package Perl::Critic::Policy::InputOutput::RequireCheckedOpen;

use 5.006001;
use strict;
use warnings;
use Readonly;

use Perl::Critic::Utils qw{ :severities :classification };
use base 'Perl::Critic::Policy';

our $VERSION = '1.140';

#-----------------------------------------------------------------------------

Readonly::Scalar my $DESC => q{Return value of "open" ignored};
Readonly::Scalar my $EXPL => q{Check the return value of "open" for success};

#-----------------------------------------------------------------------------

sub supported_parameters {
    return (
        {
            name            => 'autodie_modules',
            description     => 'Modules which export autodie.',
            default_string  => 'autodie',
            behavior        => 'string list',
        },
    );
}

sub default_severity     { return $SEVERITY_MEDIUM       }
sub default_themes       { return qw( core maintenance certrule ) }
sub applies_to           { return 'PPI::Token::Word'     }

#-----------------------------------------------------------------------------

sub violates {
    my ( $self, $elem, undef ) = @_;

    return if $elem->content() ne 'open';
    return if ! is_unchecked_call( $elem, [ keys %{ $self->{_autodie_modules} } ] );

    return $self->violation( $DESC, $EXPL, $elem );

}


1;

__END__

#-----------------------------------------------------------------------------

=pod

=for stopwords autodie

=head1 NAME

Perl::Critic::Policy::InputOutput::RequireCheckedOpen - Write C<< my $error = open $fh, $mode, $filename; >> instead of C<< open $fh, $mode, $filename; >>.

=head1 AFFILIATION

This Policy is part of the core L<Perl::Critic|Perl::Critic>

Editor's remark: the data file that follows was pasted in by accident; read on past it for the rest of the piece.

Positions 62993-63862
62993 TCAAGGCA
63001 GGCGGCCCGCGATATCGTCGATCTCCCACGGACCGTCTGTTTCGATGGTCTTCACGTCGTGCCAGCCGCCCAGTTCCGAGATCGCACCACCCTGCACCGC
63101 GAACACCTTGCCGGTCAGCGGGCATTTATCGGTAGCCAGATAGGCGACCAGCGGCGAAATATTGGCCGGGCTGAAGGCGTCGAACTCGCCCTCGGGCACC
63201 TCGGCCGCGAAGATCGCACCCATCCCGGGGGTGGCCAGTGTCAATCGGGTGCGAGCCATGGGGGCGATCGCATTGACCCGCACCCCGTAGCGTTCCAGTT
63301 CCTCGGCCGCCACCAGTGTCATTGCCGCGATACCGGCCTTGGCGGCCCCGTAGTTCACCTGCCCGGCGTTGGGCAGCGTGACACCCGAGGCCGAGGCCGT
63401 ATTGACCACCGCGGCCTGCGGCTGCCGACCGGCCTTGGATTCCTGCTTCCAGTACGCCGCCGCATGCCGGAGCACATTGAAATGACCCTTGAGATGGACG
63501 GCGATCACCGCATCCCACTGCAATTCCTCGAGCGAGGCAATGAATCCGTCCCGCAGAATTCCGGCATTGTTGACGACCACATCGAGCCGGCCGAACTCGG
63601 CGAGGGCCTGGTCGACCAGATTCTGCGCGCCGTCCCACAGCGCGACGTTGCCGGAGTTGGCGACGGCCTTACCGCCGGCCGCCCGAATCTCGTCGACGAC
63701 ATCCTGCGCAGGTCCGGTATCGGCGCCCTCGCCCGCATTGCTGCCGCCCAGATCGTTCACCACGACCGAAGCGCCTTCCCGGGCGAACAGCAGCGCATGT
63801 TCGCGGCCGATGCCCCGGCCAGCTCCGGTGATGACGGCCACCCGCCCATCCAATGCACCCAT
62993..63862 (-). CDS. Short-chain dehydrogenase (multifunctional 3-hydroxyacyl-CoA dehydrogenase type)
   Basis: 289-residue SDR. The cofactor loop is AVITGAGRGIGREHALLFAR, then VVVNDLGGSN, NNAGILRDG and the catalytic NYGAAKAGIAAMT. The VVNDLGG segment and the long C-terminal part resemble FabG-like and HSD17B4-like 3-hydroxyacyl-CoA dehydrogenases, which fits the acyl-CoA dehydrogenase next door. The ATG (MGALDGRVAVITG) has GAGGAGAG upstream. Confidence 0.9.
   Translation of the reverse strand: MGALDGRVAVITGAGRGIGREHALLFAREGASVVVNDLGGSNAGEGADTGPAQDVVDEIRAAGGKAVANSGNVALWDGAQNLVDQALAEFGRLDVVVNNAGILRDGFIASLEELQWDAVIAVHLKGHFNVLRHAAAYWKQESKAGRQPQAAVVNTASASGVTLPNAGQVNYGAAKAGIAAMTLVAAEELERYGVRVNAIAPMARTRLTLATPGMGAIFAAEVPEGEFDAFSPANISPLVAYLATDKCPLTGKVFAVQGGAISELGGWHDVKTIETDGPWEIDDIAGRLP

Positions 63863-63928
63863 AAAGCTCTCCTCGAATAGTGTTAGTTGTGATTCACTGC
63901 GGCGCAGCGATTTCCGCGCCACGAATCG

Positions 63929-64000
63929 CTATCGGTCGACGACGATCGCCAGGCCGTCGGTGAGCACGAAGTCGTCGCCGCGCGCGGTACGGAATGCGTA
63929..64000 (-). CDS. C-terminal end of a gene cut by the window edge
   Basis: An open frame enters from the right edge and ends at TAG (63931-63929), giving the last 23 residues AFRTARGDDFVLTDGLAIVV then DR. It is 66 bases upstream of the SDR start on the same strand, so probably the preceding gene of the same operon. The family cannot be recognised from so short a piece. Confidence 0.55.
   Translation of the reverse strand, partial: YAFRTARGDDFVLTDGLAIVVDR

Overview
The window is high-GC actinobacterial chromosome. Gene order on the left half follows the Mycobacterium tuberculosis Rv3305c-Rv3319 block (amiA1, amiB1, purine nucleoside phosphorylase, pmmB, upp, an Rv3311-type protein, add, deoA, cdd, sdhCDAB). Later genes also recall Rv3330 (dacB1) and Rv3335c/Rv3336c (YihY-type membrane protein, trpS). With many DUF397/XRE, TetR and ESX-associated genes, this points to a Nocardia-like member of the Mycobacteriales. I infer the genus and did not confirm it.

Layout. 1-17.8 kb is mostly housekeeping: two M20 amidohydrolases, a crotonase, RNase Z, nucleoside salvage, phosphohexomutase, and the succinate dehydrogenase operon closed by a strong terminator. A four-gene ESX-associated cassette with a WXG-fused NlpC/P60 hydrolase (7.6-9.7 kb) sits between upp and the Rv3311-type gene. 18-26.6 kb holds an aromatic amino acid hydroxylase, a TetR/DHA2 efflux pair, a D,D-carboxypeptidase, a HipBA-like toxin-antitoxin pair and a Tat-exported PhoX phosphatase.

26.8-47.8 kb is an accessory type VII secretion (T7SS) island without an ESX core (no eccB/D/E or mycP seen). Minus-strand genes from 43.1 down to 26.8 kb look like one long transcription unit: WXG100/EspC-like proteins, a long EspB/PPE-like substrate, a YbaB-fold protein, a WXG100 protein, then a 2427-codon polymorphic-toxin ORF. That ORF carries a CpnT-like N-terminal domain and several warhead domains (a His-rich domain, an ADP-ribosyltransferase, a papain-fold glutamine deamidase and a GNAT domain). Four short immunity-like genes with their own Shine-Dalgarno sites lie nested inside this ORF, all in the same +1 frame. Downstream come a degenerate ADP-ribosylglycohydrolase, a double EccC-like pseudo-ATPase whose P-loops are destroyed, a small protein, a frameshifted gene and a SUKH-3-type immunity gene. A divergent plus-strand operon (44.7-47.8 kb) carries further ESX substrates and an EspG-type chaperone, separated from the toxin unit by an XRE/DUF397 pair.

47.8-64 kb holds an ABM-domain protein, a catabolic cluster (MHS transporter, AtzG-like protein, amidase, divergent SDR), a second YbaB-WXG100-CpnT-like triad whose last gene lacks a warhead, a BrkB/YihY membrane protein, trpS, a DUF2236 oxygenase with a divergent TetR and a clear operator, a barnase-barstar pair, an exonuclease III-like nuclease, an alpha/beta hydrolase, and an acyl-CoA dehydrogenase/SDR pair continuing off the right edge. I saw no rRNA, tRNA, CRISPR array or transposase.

distribution.


=head1 DESCRIPTION

The perl builtin I/O function C<open> returns a false value on
failure. That value should always be checked to ensure that the open
was successful.


    my $error = open( $filehandle, $mode, $filename );                  # ok
    open( $filehandle, $mode, $filename ) or die "unable to open: $!";  # ok
    open( $filehandle, $mode, $filename );                              # not ok

    use autodie;
    open $filehandle, $mode, $filename;                                 # ok

You can use L<autodie|autodie>, L<Fatal|Fatal>, or
L<Fatal::Exception|Fatal::Exception> to get around
this.  Currently, L<autodie|autodie> is not properly treated as a pragma; its
lexical effects aren't taken into account.


=head1 CONFIGURATION

If you create a module that exports C<autodie> you can tell this policy about
it with the C<autodie_modules> setting:

    [InputOutput::RequireCheckedSyscalls]
    autodie_modules = My::Thing


=head1 AUTHOR

Andrew Moore <amoore@mooresystems.com>

=head1 ACKNOWLEDGMENTS

This policy module is based heavily on policies written by Jeffrey
Ryan Thalhammer <jeff@imaginative-software.com>.

=head1 COPYRIGHT

Copyright (c) 2007-2011 Andrew Moore.  All rights reserved.

This program is free software; you can redistribute it and/or modify
it under the same terms as Perl itself.  The full text of this license
can be found in the LICENSE file included with this module.

=cut

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